And you thought I was being facetious last time!
(More proper content soon, I promise, but just at the moment I only have the time and energy to dip into daft nostalgia items like this one).
Unlike A Question of Sport (the TV show), Mike Read’s Pop Quiz isn’t still going in a revamped, modernised format (although apparently there was an attempt at bringing it back at some point in the fairly recent past) but, like A Question of Sport (the TV show), Elite did make a tie-in game of it during the late 80s (which, according to my research, was several years after the show itself had ceased its original run).
And, like A Question of Sport (the game), Mike Read’s Computer Pop Quiz is just like A Question of Sport (the game). In fact, you’d go so far to say that they’re virtually bloody identical. I mean they haven’t even bothered to change the cast of anonymous faces that you can choose from to make up your team:
Hmm…don’t they look familiar? I suppose they have at least actually used a picture of Mike Read as the host, instead of Ian ‘Beefy’ Botham with his moustache erased. (Although the posed picture featured is slightly unnerving, almost as if they’ve used a shot from another product Mike Read promoted. The same is true of the pictures of Ian and Bill from QoS, it looks like they’ve just found random pictures of them from a sticker album or something. David Coleman looks ok though: I bet he came in and had a photo done specially for the game – what a pro.)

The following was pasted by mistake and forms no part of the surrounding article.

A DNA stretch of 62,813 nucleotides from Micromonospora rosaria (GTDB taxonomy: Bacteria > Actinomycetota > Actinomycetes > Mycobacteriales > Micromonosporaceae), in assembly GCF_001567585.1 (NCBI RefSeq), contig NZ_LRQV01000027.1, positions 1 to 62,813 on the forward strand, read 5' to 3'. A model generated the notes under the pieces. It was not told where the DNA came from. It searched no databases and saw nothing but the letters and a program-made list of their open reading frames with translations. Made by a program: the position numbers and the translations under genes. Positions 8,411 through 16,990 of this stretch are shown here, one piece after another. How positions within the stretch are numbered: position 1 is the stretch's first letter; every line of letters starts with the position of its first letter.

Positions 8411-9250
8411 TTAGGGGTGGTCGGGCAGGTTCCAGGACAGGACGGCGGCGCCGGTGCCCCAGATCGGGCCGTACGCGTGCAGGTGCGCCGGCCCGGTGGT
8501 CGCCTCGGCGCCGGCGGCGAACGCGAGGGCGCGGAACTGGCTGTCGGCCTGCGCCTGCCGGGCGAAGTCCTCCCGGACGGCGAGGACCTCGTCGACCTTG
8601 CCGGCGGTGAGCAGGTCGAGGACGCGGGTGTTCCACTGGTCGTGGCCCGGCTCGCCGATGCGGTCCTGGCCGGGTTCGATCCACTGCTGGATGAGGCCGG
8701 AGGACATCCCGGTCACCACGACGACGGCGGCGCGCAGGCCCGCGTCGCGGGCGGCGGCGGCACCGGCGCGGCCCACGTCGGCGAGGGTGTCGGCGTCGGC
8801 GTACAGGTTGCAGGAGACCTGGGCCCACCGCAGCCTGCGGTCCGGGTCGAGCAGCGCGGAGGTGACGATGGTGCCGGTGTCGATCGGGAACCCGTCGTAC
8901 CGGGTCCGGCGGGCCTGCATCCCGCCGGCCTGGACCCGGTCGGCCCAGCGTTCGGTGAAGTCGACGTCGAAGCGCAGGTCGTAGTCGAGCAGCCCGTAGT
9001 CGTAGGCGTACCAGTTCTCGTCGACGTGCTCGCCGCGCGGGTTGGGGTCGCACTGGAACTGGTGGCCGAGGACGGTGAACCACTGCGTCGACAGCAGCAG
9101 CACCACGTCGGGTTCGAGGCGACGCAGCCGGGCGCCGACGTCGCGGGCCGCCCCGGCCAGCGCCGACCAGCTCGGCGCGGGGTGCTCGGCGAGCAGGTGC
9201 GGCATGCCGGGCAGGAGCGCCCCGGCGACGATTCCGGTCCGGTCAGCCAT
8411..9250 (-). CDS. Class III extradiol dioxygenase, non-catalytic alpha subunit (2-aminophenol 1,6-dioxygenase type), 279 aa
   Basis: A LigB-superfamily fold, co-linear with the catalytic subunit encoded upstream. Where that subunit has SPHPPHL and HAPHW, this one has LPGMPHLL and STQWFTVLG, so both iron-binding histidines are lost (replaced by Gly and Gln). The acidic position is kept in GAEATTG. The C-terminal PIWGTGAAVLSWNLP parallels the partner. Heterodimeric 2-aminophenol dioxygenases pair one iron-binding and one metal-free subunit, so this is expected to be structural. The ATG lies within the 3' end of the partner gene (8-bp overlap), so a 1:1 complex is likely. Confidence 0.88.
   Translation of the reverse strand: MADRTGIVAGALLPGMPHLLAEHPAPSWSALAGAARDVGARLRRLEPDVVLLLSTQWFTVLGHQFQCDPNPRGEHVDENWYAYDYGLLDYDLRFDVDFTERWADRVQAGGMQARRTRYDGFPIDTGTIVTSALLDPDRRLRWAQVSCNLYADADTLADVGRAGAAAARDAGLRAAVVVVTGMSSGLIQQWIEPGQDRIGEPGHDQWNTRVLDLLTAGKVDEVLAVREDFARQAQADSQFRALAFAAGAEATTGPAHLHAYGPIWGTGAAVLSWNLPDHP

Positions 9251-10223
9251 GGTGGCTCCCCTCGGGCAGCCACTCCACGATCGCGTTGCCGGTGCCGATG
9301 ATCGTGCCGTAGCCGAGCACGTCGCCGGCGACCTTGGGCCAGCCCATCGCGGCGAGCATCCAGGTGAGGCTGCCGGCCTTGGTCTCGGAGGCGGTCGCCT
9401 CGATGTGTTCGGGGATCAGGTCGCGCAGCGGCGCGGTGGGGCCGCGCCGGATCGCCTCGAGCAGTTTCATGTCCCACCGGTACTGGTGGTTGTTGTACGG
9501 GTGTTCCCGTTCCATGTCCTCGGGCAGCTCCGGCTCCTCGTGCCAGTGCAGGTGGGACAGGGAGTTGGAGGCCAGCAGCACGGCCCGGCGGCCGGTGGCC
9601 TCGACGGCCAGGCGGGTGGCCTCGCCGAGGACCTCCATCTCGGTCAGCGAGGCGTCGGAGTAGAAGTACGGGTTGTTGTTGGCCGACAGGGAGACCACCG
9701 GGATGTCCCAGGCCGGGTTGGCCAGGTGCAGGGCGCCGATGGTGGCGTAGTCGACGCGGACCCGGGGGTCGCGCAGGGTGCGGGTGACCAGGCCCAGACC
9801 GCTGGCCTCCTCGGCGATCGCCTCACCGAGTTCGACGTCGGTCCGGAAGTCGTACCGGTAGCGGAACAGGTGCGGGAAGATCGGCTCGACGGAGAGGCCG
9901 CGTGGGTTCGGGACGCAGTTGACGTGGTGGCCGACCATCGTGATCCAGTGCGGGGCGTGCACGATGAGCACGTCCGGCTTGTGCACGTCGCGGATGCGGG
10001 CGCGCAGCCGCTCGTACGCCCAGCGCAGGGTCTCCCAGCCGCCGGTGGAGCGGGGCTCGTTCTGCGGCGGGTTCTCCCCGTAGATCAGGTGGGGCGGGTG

The rest of the game follows suit: it’s QoS with some different backgrounds and music, and (obviously) the questions are about music rather than sport. Any potential for innovation, or variety, when it comes to each round has obviously been ignored, and don’t expect to hear any actual music except for the odd incidental jingle here and there.
As for how I fared, well, perhaps I’m not all that good with music trivia, or maybe it’s the fact that Read and – by extension, the BBC – were hopelessly out of touch with anything remotely hip or culturally significant during the 80s, meaning that many of the questions refer to a time and space now considered a depressing pop music wasteland, memories of which have since been encased in concrete and pushed to the bottom of the river of public consciousness, I don’t know, but, despite a few lucky guesses, I, um lost.
To be honest, I only wanted to look at this one because I’d heard it was a hasty (bordering on mickey-taking) re-hash of QoS. But, you know, how dare they? How dare they destroy the memories of top-left corner moustache man, and his football knowledge, when he’s here moonlighting as some kind of rock music expert?
Next time: Sporting Triangles.